“Let’s get down to business. You have problem. I fix problems.”
“How exactly are you going to fix our problem?” Gareth asked, hoping he didn’t sound as meek as he felt.
Boris shook his head and tsked. “We talk price first.”
Gareth shared a look with the love of his life and steeled his resolve. He took a deep breath. “We are just working class people. We can’t pay much. Why don’t you tell us how much you want and we tell you whether we can pay it or not.”
“Depends on what you need done,” Boris shrugged. “A kill is usually fifteen thousand. An unusual kill might cost twenty five – ”
“No killing!” Gareth immediately objected, choking on a wave of revulsion. “I don’t want bloodshed.”
Both Boris and his wife looked at him as if he had just proposed a hot and steamy threesome in a downtown cheap motel. “My love,” Arrelona began, stroking his arm. “My father is an unforgiving man, and he has not forgiven our elopement. Whoever he has sent, you should do well not to expect mercy.”
He gaped at her, astounded. “You can’t be serious. What we’re doing would be no different than hiring a hitman.” Then it suddenly dawned on him. “Oh my god, we are hiring a hitman!”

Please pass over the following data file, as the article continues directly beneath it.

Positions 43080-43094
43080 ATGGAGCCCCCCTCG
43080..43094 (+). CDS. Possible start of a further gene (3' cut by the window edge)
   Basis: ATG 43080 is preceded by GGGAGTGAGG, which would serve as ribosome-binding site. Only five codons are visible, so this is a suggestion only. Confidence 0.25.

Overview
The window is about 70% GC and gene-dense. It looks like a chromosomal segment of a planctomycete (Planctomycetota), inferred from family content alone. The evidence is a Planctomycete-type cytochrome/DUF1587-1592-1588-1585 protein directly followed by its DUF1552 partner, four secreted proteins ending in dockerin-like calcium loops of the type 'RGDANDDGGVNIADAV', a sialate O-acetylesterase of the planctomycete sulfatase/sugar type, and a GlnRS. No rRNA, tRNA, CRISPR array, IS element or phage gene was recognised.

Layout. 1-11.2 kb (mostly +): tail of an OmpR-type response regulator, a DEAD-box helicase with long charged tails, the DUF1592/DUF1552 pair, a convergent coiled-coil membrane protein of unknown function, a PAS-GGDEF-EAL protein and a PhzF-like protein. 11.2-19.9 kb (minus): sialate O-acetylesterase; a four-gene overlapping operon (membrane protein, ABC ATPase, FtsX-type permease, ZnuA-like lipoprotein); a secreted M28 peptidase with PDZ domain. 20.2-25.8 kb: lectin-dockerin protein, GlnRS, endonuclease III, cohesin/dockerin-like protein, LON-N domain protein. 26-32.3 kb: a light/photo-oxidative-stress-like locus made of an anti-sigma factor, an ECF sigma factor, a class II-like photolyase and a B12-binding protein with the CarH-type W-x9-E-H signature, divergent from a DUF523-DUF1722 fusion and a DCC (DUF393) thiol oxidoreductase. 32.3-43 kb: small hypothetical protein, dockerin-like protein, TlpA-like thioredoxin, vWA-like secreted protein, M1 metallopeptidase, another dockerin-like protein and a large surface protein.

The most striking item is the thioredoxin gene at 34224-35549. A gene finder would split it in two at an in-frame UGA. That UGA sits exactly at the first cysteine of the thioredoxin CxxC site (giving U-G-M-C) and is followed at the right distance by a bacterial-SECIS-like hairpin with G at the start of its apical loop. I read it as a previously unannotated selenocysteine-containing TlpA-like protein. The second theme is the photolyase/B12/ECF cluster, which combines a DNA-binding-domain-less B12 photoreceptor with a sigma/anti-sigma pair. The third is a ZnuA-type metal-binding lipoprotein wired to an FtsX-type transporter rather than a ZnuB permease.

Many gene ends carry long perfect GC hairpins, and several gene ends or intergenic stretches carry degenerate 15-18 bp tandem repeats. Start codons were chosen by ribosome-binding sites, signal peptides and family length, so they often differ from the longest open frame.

“Keep your voice down!” Arrelona hissed, jerking him by the sleeve closer back to her. “Why else do you think we’re here?”
“To find a proper solution,” he replied, stressing the word to show how utterly serious he was. “Your father can’t just send an assassin to Earth and think he can kill as he pleases.”
Boris chuckled. It was an ugly sound. “You need more time to think?”
“No! I require your services. It will be an unusual kill.”
“The quote is twenty five to thirty five thousand. Fifty percent deposit up front, and extra ten percent for contingencies. Who is the target?”
“Hang on! Just hang on a minute here!” Gareth hammered his fist on the table, anger making him forget his fear of the Russian hitman sitting opposite him. He glowered at the giant man. “You,” he said, accusation in his voice, “You came to Earth through the Gatekeeper as well, didn’t you?”
The smile fled from Boris’ face. His ice blue eyes narrowed and his shoulders hunched forward. “You threaten me with the Gatekeeper?”